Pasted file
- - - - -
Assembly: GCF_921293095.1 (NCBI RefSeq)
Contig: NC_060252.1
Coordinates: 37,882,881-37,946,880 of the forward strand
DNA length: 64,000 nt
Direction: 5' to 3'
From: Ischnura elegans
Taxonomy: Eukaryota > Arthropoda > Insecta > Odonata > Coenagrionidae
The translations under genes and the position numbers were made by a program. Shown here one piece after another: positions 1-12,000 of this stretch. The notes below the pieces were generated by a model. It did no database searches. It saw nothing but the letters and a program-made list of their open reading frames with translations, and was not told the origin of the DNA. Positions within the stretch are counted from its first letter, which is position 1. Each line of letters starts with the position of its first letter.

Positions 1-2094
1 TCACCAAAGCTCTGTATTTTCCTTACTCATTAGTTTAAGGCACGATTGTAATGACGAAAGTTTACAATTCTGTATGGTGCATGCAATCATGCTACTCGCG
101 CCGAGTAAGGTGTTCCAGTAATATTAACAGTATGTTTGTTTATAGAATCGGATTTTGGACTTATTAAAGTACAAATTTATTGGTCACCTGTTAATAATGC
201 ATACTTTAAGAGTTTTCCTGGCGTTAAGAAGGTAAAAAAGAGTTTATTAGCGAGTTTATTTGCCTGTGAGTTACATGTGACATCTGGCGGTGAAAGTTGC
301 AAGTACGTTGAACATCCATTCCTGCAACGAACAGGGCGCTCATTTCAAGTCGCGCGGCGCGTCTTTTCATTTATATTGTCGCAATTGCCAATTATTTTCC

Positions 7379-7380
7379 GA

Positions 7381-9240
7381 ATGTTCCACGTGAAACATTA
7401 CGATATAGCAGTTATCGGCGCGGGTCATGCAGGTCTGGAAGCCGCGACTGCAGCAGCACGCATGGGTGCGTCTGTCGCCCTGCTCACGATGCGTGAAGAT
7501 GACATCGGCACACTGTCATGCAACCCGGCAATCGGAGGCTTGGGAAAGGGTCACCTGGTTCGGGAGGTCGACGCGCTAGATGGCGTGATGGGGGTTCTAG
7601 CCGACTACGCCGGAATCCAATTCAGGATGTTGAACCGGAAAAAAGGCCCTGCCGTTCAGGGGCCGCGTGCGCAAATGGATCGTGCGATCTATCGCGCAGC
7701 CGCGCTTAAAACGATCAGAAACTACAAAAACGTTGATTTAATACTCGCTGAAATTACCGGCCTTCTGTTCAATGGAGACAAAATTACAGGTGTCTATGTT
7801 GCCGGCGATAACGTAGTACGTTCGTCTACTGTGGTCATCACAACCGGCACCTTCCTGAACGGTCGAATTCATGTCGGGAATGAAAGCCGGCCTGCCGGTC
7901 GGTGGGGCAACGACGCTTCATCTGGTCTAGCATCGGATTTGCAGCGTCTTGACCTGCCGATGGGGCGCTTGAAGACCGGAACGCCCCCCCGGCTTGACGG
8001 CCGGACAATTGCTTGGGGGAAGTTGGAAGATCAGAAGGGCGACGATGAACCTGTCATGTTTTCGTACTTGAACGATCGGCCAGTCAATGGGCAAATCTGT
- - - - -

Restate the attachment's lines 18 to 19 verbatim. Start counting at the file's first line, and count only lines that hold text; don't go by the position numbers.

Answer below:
7401 CGATATAGCAGTTATCGGCGCGGGTCATGCAGGTCTGGAAGCCGCGACTGCAGCAGCACGCATGGGTGCGTCTGTCGCCCTGCTCACGATGCGTGAAGAT
7501 GACATCGGCACACTGTCATGCAACCCGGCAATCGGAGGCTTGGGAAAGGGTCACCTGGTTCGGGAGGTCGACGCGCTAGATGGCGTGATGGGGGTTCTAG